The Olney Theatre Center is now serving a nostalgic, wisecracking dramedy of Catholic family dysfunction, circa 1959. It’s called “Over the Tavern,” and it’s log-cabin-thick with drippy sentimentality.
It starts with a knuckle-cracking nun (sternly played by Carol Schultz) who can’t drum religious respect into 12-year-old Rudy Pazinski (the capably witty Noah Chiet). But scenes in school and church, and eventually in a hospital, are placed on the far edges of James Wolk’s set, the bulk of which is a full-blown apartment — four bedrooms, one bath, plus a grubby kitchen and a cramped den — above the tavern owned by Rudy’s cranky father.
Such a mess, this overstuffed household. Rudy’s mentally challenged brother Georgie (Christopher Cox) sits too close to the TV and shouts the lone dirty word he knows whenever it’s most likely to generate a spit-take from a shocked adult. Older brother Eddie (Connor Aikin) substitutes for a friend on a paper route and gets paid in girlie magazines. Their teen sister, Annie (Corrieanne Stein), sneaks Twinkies and is known around the neighborhood to have undressed with her bedroom blinds open.
Tom Dudzick’s script, which has been widely produced since its 1994 debut (was Dudzick trying to pick up Neil Simon’s mantle?), gears things to implode reliably at dinner. The clan’s dad, Chet (Paul Morella), invariably forgets to bring home the takeout spaghetti, and his wife, Ellen (Deborah Hazlett), somehow keeps only canned beets in the pantry.
John Going directs this schmaltz with the requisite sense of domestic hubbub. But this is cut-rate Simon or Woody Allen, despite some nice jokes from Rudy as he sabotages his catechism with the bruising nun. (“Food for thought,” he deadpans after she smacks him in the head with a book.) Dudzick’s strategy is to create shenanigans for his screwy but lovable characters until he finds enough nerve to poke toward the real drama, the incident in the past that makes Chet so distant and angry. That doesn’t happen until an easily digestible last-minute revelation with the nun.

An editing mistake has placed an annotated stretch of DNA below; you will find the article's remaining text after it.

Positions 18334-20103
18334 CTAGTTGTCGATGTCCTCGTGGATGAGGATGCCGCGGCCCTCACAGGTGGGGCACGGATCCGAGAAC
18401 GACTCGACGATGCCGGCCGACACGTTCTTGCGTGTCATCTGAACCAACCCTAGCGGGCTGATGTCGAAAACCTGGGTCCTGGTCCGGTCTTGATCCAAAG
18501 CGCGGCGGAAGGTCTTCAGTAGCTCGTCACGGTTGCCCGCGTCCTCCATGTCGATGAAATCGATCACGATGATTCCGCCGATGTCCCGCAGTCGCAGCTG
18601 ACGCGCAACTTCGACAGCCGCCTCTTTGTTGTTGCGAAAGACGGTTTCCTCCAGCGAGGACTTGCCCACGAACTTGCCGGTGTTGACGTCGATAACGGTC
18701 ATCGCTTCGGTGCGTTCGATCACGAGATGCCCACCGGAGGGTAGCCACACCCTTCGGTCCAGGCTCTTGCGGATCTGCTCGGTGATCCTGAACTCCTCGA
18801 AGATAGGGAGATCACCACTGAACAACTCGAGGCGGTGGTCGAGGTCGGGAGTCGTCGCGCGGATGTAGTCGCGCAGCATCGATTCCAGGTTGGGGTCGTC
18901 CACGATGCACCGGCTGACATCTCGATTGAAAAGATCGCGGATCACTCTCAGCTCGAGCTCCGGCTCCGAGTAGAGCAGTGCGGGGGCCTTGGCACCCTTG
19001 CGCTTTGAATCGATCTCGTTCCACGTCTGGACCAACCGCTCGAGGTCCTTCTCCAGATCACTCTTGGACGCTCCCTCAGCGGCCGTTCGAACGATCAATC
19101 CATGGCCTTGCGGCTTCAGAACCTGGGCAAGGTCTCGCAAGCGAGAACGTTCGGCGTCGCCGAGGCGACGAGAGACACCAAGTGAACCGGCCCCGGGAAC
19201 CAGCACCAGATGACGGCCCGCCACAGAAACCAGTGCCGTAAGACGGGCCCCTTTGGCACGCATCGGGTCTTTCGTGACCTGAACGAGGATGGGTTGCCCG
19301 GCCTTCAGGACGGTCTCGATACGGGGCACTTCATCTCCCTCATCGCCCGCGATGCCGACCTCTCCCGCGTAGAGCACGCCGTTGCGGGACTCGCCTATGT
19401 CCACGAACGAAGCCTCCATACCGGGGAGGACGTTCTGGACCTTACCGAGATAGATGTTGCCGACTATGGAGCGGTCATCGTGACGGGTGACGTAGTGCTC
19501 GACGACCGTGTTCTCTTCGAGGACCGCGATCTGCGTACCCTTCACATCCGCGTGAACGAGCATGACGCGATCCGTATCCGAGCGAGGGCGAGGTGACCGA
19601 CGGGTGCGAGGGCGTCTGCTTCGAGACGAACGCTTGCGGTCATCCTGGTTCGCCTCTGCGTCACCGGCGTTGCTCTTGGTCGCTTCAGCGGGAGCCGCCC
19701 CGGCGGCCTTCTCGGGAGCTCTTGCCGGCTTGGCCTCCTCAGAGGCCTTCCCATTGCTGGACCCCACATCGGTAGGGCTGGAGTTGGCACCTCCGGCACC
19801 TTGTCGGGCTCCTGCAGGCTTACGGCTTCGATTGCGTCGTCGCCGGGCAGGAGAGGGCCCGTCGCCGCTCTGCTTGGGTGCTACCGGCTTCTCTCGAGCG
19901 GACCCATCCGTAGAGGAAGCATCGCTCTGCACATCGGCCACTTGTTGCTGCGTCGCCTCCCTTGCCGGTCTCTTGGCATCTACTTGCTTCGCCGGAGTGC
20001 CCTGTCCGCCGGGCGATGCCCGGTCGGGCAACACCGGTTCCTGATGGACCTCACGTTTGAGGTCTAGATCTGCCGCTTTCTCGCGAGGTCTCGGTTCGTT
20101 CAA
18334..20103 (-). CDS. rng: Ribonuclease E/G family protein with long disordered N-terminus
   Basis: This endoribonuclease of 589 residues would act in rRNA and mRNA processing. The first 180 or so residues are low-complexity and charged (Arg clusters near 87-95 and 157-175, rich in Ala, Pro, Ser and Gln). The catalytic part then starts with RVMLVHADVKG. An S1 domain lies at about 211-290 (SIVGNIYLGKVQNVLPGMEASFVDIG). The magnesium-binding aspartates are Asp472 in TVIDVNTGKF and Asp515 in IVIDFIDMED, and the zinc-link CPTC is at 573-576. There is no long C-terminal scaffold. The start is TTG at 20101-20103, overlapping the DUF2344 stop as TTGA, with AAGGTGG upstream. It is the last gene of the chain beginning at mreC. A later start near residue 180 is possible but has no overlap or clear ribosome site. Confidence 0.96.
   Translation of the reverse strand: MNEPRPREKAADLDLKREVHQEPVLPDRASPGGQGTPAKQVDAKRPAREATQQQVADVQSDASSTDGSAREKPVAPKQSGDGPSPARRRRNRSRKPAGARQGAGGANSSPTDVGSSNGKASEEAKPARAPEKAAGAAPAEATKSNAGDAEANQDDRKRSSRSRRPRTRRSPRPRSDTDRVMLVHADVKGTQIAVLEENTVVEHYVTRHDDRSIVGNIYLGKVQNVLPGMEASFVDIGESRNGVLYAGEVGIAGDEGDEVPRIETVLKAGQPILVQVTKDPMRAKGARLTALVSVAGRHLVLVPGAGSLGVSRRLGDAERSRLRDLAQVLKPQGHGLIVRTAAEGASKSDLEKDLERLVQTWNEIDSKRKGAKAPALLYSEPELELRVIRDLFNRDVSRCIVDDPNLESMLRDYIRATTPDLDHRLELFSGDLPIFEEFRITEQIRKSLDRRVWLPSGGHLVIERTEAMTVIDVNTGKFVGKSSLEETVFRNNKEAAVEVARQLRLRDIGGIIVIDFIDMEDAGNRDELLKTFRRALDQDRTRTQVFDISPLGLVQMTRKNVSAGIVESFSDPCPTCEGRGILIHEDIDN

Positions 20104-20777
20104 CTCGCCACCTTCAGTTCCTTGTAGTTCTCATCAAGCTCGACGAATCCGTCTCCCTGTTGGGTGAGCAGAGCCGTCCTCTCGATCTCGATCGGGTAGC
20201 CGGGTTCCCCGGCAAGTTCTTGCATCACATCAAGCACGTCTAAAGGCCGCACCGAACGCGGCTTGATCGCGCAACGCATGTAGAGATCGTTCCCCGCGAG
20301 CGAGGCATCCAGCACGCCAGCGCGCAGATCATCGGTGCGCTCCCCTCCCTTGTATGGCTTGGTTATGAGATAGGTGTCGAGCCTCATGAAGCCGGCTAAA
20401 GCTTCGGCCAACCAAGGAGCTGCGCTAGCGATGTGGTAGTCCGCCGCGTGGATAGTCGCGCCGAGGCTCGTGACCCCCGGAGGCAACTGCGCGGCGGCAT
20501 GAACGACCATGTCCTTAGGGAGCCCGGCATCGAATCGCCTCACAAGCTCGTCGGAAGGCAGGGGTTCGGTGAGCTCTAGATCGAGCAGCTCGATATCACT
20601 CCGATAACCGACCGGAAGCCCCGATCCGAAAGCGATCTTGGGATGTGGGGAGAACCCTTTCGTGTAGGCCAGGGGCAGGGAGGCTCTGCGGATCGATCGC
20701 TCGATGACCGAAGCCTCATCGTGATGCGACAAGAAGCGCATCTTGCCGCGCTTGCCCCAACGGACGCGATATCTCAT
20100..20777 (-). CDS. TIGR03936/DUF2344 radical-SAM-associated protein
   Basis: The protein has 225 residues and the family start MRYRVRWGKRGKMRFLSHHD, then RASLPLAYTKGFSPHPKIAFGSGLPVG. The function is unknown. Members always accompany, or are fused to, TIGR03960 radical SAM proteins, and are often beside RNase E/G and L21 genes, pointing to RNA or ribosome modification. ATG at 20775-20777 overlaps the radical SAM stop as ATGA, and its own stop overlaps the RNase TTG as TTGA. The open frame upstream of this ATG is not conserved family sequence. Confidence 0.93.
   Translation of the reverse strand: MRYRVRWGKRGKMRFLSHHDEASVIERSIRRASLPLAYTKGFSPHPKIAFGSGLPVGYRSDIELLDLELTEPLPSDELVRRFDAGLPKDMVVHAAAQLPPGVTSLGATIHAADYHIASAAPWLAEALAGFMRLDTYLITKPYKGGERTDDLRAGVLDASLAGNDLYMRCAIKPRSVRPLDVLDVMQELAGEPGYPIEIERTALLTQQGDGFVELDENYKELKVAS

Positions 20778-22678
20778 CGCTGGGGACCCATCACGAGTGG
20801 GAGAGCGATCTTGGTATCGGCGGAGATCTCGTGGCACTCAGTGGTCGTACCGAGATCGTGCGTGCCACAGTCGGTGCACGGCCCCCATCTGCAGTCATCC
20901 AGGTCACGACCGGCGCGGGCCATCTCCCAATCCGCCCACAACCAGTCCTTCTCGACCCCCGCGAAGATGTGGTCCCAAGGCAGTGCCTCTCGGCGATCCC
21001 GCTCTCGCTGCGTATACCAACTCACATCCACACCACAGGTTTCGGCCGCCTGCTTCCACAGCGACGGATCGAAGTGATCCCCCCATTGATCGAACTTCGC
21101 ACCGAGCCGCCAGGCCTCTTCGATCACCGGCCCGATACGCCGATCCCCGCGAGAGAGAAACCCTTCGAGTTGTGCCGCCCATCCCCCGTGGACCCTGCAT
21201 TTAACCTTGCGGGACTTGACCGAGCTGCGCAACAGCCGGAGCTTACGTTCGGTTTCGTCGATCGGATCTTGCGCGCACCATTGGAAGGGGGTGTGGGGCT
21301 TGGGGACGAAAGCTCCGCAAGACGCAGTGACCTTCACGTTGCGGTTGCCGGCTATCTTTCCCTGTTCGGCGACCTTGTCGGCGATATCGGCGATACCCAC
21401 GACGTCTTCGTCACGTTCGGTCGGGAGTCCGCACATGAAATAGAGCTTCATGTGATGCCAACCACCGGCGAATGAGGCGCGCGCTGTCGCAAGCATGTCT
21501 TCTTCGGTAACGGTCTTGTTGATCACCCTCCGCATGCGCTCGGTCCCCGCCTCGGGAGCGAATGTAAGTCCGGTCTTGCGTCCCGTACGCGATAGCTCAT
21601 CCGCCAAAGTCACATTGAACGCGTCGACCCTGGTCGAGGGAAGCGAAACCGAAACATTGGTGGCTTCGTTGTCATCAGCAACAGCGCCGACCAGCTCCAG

Dudzick seems to want real gravity between Chet and Ellen, but their loopy dinner debacles make no sense. Even the skilled Morella and Hazlett, so memorable together as the shattered parents in Olney’s terrific production of David Lindsay-Abaire’s “Rabbit Hole,” can’t seem to find a dramatic or comic core. Hazlett’s acting is always appealingly direct, so her Ellen is an effectively frank cross-examiner of both Chet and the kids. Morella’s task is impossible, though, because Dudzick’s desire to charm audiences keeps him from going beyond mere gentle antics with Chet.
On the other hand, that cautious instinct to inoffensively entertain may be what has helped the sappy “Tavern” stick to so many American stages.
by Tom Dudzick. Directed by John Going. Lights, Matthew McCarthy; costumes, Liz Covey; sound design, Jeffrey Dorfman. About 21 / 2 hours. Through Oct. 21 at the Olney Theatre Center, 2001 Olney-Sandy Spring Rd., Olney. Call 301-924-3400 or visit www.olneytheatre.org.